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|Title:||Business Engagement and City Branding|
|Authors:||AL JOURANI, NAWFAL S. ABDUL GHANI|
United Arab Emirates (UAE)
|Publisher:||The British University in Dubai (BUiD)|
|Abstract:||There is an abundance of literature on consumer engagement, however, little is known as to how engagement is made by organizations. This study addresses this gap by investigating how city brands specifically, (and organizations in general), can make engagement happen. In the academic literature and in business practice there is no universal understanding of how engagement is developed by organizations in a way that adds to the rich and evolved consumer-based thinking (in marketing, branding, advertising, and other relevant activities). This thesis examines the underlying mechanisms of what make organizations have brands that are successful in their attempts to be engaging. The analysis identifies components of the business engagement model and how they operate in creating and managing successful brands in general and in city branding more specifically. This study defines business engagement as the management system in which leadership creates a vision that drives the creation of a collective culture which in turn adopts innovations for the sake of achieving consistent competitive ability to the entity within which it is applied. The thesis addresses another gap in the literature which is city branding. There is an abundance of literature on what it is, but not a lot of consensus on how cities can do it. There is a need for a universal framework that can be relatively generalized in addressing how city branding can be successfully implemented. Dubai is chosen as the subject matter of this research. Informed by the literature on city branding, marketing, branding, innovation diffusion, and leadership, this thesis adopts a qualitative research approach that uses interviews and documents as the major sources of primary and secondary data. 24 Dubai Government organizations participated in the interviews, and the four main findings are: 1. Leadership, vision, collective culture, innovation, and consistent competitive ability are the ingredients of the business engagement model. 2. City branding is not a promotional activity as commonly perceived, but a business management process that precedes promotion. 3. Leadership plays a major role in the process of city branding (and any other branding context), not as a political promotional tool, but as a business management application that makes brands and not only promotes them. 4. The business engagement model is ubiquitous. Business engagement happens organically whenever there is a brand using situation wherein leadership creates a vision that drives all involved to achieve it. This study supports existing literature on engagement and city branding and expands it to provides a conceptual framework for city managers and planners, leadership entities, researchers, and marketing specialists that contributes to managing city branding and other brand making endeavors.|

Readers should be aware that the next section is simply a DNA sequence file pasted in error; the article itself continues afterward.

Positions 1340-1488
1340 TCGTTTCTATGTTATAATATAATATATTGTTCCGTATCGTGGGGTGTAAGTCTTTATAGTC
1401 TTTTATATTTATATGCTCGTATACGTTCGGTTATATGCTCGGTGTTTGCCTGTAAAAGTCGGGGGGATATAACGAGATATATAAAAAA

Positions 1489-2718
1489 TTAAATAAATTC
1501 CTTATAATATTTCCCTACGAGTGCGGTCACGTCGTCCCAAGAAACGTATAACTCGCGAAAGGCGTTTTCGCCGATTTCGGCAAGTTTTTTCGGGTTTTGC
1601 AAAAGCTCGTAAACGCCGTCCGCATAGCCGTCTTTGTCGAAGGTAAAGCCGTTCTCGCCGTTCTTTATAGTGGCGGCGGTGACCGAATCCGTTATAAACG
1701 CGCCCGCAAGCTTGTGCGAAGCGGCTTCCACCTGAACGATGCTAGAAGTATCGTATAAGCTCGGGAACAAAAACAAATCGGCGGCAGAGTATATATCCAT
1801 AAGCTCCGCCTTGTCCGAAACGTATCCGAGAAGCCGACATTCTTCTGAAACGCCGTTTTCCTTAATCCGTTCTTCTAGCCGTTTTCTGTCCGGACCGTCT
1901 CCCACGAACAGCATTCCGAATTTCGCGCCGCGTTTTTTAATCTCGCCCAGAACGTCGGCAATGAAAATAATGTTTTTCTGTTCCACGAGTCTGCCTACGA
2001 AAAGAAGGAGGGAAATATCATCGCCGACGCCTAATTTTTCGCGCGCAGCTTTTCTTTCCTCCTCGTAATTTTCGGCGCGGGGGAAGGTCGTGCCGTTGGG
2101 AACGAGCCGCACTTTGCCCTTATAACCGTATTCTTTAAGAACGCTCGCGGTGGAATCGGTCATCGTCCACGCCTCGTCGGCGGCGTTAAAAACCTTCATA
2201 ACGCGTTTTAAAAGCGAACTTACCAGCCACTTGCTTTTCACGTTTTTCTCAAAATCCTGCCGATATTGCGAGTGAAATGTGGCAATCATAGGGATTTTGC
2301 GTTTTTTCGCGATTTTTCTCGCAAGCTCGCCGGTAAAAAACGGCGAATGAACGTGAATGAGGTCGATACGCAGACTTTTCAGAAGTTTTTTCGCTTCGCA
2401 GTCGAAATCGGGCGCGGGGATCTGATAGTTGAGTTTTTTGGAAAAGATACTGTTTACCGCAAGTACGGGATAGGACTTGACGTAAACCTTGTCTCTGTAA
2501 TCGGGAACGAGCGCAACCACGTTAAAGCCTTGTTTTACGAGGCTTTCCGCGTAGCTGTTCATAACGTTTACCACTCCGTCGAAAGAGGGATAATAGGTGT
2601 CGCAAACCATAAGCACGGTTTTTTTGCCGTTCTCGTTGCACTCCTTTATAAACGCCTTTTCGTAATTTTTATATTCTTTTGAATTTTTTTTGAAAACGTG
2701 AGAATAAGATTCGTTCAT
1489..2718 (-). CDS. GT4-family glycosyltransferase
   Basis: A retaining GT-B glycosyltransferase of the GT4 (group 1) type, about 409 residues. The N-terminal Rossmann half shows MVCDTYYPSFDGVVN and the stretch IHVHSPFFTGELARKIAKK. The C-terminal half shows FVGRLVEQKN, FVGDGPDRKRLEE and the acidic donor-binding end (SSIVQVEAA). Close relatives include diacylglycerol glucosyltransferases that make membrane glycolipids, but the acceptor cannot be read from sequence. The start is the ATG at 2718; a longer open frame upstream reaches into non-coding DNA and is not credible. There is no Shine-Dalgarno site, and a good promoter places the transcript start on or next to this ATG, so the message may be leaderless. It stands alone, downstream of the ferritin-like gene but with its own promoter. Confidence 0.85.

|Appears in Collections:||Thesis for Business Administration|
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